Haim-Aaron is an ultra-Orthodox religious scholar from Jerusalem whose talent and devotion are envied by all. One evening, following a self-imposed fast, he collapses and loses consciousness in the bathroom. The paramedics announce his death, but his father, refusing to let him go, takes over resuscitation efforts and, beyond all expectations, he comes back to life. After the accident, the scholar remains apathetic to his studies. He suddenly feels a strange awakening in his body and suspects that God is testing him. When his father notices these changes in his son's behavior, he tries to forgive him, tormented by the fear that he has crossed God's will when he resuscitated him.
Aharon Traitel's first feature film appearance. See more »
Fixing a father's act gone wrong
Avushai Sivan's 'Tikkun' (to set right) is a wondrous film, at times with a meaning out of sight. At its core, it is a morality tale, as much as it is a fascination with death. Straightaway, 'Tikkun' has the feel of a silent film, in its terse dialogue and richness of detail; in its black and white; in its shading of meaning. The story is set among the heredi or ultra-Orthodox Jews in Israel, whose way of life, for us, we cannot immediately recognize nor understand in smallest forms of behavior, its accepted attitudes, its language. It doesn't evoke an emotional response at first. It is remarkable in that one of its principal character, the father of the protagonist Haim Aaron (Aharon Traitel), is a played by an Israeli Arab (Khalifa Natour), a shawkhet or butcher, authorized by Jewish law to slaughter animals by slitting the throat from ear to ear. From the very first scene, our eye is captured by the ritual slaughter of a cow, the jet of blood that splatters everywhere as the life flows out of the animal, its skinning and examination of its stomach for impurities, otherwise the carcass would be deemed not fit for consumption and thrown away. We enter the word of Hasidic Judaism with its strict laws of do and do not. For the showkhet serves the nourishment of the body, but Hasidism also serves the spirit of the mind in its emphasis on the importance of serving G-d joyously, cherished in intense mysticism, song and dance. And thus, Sivan sets up his conceit: the tension between the stomach and the mind, the body and the spirit, the father and the son. Haim Aaron, as a bookish student of Jewish law, through his intensive study of Talmudic law, written and oral traditions, has attained a heightened, personal understanding of rituals and practices. As such, he abstains from eating meat, which he considers as a lack of respect for the dead. More, he refrains from food and drink; he is an ascetic in his quest for spirituality. As such, his willed deprivation, an action undertaken at least in part out of a wish for transcendence. His health, in consequence, diminishes; he body fails him and he collapses in the shower (a symbol for ritual to regain purity), and dies. As a willed anorexic, he failed to respond to 40 minutes of CPR. His grieving father refuses to accept Haim Aaron's death. He vigorously applies the same emergency procedure, and suddenly, his son miraculously has a pulse. He has no medical signs of irreversible loss of brain function, nor of loss of motor skills. Hailed at the yeshiva as living proof of G-d's bounty and grace, he is, to all, 'normal'. And yet, his personality is altered. He doesn't sleep much; he wanders far and wide; he hitchhikes; he transgresses, in his state of exaggerated spiritually, the behavior say of riding with a woman, of visiting a brothel and of, out of curiosity, of fingering a side of beef, before throwing it away. His strange doesn't go unnoticed by the elders and grand rabbis. Convened to appear before them, he hears the formal judgment of his fate. Spoken by the oldest and most pious rabbi, in a wizened voice as though he were the Sybil of Greek myth, he is seen as cursed and thus expelled from the community. Haim Aaron more and more glides through his redeemed existence as if unconscious and controlled by someone else, yet brought back from the dead. of sorts. His conduct also puzzles his father, who, whilst in the water closet, is in the spray of his feces, finds himself in the presence of a crocodile head surging menacing out of the toilet. Among Hasidim, the reptile is emblematic of evil but here the shwakhet is warned that he has disobeyed the word of G-d. In his fright and desire to understand his son, he finds a small notebook in Haim Aaron's desk at the Yeshiva. In it, he reads the miniscule hand written critical commentaries of his son, as he went through his personal drama to shape his destiny; to claim his humanity though his reading of the law. In this sudden insight into the soul of his son, he understands the crocodile's ominous words. Out of his love for his firstborn, he has overstepped boundaries. As such, thrown into existential disorder, he sets his cattle free, out of his understanding perhaps of the sanctity of life? Haim Aaron is doomed. Sivan doesn't refrain from letting us know it: a rider-less horse appears here and there throughout the narrative, foretelling death, And death come for sure, but not with Haim: the woman who gave him a ride's car kills the horse, and she, in Aaron's agony turn, is killed in a foggy night. Finding her corpse, he rides up her exposed legs with his fingers. And he discovers her exposed vagina. Out of curiosity, he fingers it in the same way he did earlier the side of beef. Here, Sivan is mocking Corbet's 'Origin of the World'? Or is he distorting through vulgarity or sentimentality or romanticism exaggerated spirituality and respect of only nurturing the stomach or only the mind?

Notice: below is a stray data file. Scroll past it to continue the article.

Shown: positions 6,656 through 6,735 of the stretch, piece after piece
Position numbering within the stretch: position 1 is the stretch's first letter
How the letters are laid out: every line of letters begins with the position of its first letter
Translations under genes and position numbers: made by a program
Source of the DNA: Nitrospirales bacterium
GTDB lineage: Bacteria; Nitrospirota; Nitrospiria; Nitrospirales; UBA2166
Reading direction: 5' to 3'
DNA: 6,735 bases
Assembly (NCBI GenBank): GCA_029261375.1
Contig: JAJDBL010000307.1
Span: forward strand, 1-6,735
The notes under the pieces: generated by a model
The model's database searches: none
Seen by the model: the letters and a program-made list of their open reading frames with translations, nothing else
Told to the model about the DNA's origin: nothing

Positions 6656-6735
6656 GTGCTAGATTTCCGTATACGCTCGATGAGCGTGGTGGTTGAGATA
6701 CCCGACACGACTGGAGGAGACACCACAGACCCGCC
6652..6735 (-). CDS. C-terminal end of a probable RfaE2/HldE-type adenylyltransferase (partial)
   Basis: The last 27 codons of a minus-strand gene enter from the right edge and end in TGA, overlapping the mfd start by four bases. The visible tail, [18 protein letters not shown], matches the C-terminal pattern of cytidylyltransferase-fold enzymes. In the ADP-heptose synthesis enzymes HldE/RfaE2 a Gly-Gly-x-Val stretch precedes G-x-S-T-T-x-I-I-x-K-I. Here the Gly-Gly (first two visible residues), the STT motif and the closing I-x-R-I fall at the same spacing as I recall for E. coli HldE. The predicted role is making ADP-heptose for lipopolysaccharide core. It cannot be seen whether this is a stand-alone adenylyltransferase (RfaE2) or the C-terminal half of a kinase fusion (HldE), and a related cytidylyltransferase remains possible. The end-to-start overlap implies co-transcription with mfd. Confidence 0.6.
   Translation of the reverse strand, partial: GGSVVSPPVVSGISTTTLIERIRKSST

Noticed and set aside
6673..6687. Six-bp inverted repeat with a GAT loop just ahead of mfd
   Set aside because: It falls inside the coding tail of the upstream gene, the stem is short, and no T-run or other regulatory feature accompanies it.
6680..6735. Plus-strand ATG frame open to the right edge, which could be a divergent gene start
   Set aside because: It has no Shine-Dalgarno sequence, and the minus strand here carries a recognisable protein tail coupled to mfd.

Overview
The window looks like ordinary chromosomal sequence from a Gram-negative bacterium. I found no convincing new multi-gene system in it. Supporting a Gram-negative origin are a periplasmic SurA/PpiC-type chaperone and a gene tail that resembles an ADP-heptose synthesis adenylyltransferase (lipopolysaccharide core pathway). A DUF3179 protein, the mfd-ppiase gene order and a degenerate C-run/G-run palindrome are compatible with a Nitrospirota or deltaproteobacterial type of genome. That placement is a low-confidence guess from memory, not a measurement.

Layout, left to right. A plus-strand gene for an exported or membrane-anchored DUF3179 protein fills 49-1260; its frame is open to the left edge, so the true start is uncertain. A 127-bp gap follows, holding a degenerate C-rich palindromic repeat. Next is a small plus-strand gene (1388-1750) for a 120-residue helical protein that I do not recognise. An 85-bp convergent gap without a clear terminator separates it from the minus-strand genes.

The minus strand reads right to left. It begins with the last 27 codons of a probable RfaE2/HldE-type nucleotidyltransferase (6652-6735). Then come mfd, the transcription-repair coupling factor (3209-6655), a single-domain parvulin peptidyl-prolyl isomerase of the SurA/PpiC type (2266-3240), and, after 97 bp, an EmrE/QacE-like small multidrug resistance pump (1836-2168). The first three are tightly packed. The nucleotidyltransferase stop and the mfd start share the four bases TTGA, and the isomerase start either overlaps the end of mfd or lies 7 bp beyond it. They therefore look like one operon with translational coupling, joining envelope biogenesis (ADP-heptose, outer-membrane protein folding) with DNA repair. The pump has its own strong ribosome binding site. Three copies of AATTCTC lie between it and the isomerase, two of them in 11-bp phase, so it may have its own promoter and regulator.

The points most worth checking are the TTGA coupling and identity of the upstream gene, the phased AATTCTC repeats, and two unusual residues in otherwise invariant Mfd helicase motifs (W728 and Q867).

12 of 14 people found this review helpful.
Was this review helpful to you?
| Report this